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Discussion Starter · #1 ·
What is a good/inexpensive extractor... have only 2 hives thank you..... not considering one with motor,,, hand crank should be OK..

Thank you,

Gary
 

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I don't know if your local bee club has an extractor, but we all voted to buy one together with club funds for all the members to use, and check it out from the local ag extension office. It's a great alternative to having to invest a lot of money in something you only use only a few days a year.
 

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You know Gary, you'll most likely have most tell you don't bother, do crush and strain, borrow one, bee clubs, etc. Well I say go for it. Buy a small one. I bought the plastic two frame extractor from Walter Kelley, mine was actually on sale as a kit with the uncapping kit, two buckets, a fine and course straining screens, and extractor for $220. I think the extractor alone is like $165 or so. It was worth every penny. First year one hive everyone said don't expect honey, be happy if they live, la, la, la. Well I bottled 85lbs from that hive the first year and that extractor was on time. It's not the best quality, but for a couple of hives it will do and you will get your money's worth. If you are in a club and thy lend or rent one or you know someone, then by all means borrow. But if not, just check out those plastic ones, they'll work for you. Crush and strain pains me, doesn't yield the as much, is messy and very time consuming, but that's just me.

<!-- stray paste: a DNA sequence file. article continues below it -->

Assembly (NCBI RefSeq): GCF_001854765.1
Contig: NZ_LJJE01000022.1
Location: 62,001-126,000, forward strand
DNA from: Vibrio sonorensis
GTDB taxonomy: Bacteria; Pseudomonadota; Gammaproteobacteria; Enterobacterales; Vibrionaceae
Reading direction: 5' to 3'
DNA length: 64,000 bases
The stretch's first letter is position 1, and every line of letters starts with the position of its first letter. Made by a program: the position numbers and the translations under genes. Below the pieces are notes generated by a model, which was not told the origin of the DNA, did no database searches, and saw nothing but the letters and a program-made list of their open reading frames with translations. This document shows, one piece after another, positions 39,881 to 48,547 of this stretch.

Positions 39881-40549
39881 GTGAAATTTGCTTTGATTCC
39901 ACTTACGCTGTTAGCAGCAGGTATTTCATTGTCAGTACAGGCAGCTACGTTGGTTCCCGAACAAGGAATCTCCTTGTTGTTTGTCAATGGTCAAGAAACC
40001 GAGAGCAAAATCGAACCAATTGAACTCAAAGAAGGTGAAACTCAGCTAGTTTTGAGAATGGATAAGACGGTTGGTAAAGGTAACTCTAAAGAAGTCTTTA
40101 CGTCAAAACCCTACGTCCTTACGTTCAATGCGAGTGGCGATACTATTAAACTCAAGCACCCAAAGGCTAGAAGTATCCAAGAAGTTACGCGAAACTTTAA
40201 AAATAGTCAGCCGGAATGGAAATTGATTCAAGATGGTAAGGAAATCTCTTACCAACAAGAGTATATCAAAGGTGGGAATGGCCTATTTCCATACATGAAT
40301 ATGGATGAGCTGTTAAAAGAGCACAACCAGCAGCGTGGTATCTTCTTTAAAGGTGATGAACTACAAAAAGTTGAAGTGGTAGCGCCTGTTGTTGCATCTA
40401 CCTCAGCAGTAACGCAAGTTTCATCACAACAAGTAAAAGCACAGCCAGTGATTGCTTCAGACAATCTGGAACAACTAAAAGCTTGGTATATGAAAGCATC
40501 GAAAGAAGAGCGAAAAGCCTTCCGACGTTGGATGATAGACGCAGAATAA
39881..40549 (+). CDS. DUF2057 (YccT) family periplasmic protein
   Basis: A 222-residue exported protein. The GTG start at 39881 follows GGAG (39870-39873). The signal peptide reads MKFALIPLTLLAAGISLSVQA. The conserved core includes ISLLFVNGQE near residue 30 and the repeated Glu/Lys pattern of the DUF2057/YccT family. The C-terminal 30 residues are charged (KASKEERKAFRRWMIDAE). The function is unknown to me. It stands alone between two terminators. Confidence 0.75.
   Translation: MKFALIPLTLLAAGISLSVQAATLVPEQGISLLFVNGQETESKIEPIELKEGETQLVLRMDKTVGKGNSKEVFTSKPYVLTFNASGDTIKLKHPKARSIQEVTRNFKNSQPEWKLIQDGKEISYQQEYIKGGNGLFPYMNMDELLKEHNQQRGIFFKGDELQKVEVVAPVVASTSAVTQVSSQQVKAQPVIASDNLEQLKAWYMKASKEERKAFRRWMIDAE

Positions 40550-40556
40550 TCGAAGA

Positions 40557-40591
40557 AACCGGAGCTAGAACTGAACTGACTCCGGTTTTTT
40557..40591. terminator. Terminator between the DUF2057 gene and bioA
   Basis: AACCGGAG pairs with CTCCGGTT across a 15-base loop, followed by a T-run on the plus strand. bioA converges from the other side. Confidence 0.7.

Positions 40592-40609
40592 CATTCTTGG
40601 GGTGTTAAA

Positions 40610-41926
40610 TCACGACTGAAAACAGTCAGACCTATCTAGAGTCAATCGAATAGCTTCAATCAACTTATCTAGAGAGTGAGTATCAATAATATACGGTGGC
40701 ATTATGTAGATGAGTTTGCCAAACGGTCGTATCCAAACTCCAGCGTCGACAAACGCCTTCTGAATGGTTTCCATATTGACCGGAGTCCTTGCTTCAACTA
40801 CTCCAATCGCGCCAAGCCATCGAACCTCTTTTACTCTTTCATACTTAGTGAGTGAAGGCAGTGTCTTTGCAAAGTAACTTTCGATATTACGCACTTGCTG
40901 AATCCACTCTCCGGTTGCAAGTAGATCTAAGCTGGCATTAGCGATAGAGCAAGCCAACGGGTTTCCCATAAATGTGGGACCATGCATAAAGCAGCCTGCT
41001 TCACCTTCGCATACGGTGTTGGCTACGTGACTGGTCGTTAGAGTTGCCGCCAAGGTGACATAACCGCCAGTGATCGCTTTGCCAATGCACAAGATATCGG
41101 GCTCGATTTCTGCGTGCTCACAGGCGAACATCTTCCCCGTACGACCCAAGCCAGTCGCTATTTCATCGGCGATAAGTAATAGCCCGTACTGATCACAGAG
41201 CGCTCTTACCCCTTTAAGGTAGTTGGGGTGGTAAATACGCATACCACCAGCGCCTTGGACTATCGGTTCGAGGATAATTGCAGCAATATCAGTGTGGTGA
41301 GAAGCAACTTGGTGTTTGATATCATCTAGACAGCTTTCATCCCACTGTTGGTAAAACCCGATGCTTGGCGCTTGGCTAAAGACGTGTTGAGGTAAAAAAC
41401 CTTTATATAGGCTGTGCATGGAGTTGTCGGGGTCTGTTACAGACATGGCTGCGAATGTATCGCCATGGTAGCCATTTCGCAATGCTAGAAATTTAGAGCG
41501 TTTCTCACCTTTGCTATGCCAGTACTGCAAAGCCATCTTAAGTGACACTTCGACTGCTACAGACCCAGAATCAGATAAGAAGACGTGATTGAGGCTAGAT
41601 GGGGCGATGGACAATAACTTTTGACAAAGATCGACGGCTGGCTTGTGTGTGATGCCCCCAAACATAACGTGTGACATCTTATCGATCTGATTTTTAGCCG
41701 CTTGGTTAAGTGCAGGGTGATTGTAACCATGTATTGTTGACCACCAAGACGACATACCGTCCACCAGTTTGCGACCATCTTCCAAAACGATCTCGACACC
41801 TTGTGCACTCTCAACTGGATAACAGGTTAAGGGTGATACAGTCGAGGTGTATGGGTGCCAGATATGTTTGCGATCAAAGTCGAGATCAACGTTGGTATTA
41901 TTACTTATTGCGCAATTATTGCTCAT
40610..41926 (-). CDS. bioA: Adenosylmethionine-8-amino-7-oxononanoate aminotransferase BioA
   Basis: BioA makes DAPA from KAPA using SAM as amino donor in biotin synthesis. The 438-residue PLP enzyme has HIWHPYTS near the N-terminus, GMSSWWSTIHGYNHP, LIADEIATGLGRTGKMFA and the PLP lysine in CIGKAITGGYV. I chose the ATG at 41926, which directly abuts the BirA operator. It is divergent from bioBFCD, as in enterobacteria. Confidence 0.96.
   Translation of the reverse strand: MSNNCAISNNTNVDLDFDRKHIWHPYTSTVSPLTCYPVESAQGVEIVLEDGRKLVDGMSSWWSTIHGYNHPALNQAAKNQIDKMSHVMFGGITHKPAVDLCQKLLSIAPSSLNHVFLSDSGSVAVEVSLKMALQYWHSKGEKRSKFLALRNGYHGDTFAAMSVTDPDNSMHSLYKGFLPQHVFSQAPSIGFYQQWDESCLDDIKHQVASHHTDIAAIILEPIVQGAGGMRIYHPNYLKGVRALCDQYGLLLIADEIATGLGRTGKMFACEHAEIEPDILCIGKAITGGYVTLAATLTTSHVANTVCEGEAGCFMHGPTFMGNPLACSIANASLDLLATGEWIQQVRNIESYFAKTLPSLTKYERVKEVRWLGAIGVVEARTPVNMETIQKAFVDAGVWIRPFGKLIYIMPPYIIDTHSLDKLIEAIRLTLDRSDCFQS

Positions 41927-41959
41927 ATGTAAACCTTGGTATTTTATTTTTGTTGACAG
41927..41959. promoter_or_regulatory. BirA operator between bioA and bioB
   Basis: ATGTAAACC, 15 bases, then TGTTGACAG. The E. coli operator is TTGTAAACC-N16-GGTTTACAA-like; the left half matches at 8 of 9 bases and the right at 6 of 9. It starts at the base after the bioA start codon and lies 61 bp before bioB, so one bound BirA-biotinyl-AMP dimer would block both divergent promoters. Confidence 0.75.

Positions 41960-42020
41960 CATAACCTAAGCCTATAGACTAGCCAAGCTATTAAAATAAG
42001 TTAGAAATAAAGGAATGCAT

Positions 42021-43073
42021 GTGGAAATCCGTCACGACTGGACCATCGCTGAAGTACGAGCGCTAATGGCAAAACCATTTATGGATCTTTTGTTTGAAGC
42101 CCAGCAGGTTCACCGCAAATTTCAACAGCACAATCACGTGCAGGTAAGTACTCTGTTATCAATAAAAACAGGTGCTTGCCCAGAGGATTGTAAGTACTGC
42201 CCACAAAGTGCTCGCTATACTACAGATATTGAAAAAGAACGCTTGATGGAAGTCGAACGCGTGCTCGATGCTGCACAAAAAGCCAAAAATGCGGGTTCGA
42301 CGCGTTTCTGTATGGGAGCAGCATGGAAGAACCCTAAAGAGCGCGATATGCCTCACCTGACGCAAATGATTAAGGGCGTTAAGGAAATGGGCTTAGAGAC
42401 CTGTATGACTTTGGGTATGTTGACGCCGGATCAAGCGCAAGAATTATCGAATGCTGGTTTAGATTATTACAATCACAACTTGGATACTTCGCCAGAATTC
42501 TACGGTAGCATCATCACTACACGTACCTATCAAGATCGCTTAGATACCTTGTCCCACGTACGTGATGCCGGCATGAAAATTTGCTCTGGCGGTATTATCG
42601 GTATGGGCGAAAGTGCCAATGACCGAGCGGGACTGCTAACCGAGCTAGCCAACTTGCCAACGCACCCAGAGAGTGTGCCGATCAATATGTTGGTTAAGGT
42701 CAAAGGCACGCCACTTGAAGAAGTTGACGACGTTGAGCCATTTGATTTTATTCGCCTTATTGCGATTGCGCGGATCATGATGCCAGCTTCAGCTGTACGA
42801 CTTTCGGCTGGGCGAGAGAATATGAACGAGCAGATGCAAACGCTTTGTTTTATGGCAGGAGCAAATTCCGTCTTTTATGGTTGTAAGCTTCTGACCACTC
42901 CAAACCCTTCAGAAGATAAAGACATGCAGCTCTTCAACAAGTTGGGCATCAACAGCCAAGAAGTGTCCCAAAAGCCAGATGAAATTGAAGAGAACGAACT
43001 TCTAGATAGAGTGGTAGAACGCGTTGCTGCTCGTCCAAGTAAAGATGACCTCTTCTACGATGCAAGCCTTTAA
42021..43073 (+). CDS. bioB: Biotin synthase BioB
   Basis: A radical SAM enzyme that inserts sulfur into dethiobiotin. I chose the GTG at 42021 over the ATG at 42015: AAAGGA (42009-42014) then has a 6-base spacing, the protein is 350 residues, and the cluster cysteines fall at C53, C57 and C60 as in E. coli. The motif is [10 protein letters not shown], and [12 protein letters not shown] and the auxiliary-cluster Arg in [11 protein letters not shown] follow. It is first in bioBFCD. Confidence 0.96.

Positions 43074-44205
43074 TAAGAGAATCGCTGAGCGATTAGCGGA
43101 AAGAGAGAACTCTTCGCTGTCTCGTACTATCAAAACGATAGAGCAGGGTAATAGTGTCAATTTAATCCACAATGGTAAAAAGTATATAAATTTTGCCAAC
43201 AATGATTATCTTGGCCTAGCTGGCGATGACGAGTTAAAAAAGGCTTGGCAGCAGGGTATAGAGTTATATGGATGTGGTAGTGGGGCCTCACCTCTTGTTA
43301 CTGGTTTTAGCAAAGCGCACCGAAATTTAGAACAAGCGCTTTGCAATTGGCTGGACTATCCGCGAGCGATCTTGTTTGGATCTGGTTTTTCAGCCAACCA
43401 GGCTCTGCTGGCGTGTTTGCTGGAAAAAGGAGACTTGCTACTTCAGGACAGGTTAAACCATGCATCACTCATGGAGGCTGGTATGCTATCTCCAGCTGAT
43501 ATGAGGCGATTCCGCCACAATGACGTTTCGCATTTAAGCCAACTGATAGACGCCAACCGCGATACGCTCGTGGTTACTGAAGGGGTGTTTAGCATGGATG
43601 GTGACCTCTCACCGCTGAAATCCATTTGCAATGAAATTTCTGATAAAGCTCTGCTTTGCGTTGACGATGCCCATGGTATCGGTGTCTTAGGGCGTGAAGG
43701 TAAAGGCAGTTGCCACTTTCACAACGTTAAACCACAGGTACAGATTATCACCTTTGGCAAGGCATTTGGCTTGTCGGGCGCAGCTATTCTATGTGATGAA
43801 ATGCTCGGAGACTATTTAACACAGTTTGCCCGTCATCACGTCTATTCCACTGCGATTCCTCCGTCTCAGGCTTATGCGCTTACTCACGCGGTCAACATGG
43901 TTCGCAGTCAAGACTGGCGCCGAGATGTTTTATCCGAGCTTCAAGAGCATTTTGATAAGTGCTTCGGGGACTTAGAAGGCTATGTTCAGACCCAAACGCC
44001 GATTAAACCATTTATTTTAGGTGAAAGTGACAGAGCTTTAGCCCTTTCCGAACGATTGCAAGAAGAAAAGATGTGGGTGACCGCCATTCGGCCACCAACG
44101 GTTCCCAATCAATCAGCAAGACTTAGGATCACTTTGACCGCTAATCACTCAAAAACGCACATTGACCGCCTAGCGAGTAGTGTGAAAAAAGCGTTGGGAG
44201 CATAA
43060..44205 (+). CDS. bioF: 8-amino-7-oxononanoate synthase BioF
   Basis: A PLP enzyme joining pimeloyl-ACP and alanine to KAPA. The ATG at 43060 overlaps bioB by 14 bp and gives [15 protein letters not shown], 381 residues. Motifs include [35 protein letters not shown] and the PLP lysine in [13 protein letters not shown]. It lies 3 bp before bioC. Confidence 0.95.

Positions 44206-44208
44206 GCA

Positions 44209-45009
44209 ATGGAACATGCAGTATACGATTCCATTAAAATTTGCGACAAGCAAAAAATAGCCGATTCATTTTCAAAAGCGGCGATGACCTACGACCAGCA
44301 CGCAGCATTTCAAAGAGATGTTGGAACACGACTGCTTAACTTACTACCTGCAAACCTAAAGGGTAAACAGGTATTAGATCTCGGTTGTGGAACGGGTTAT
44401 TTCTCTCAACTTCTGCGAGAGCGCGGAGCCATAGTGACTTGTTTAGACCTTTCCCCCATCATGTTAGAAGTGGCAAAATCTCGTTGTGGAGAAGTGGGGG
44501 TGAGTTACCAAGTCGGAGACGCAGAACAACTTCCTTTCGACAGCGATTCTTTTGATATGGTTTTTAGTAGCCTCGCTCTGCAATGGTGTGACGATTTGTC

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I'm with ordy28 on the 2 frame plastic extractor. You will appreciate it even more after trying crush/strain.
I picked one up to demonstrate how to extract to all those folks who can't fathom what we do, and what the bees are capable of doing.
It has held up and has more than paid for itself, I even use it on occasion for extracting those odd frames that I don't have enough of to put through the larger extractor.
Betterbee sells one for about 140$, a couple of 5 gal buckets from the farm supply and a big mesh paint strainer, a long serrated bread knife and a uncapping fork and you are good to go- the compete setup for about 170$. You'll be thrilled with the ease of extracting and the results.
 

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Discussion Starter · #8 ·
thanks for help guys... went ahead and ordered Vivo stainless steel extractor-- good for deeps, mediums, and short frames.... plus knife, comb,and 2 part strainer... @ $250 total....not a bad deal at all.. just like skydiving-- if you know you love it and plan on staying involved-- buy the gear and save the $$$ spent renting!!!
 

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This is my first year with 4 hives, I do not expect to harvest honey but if I do I want to preserve the comb for future use. For this reason I believe a small extractor makes sense. I have no experience with extraction or crush and strain, comb preservation is more important to me than honey. I will probably buy a starter kit it will make the adventure smoother.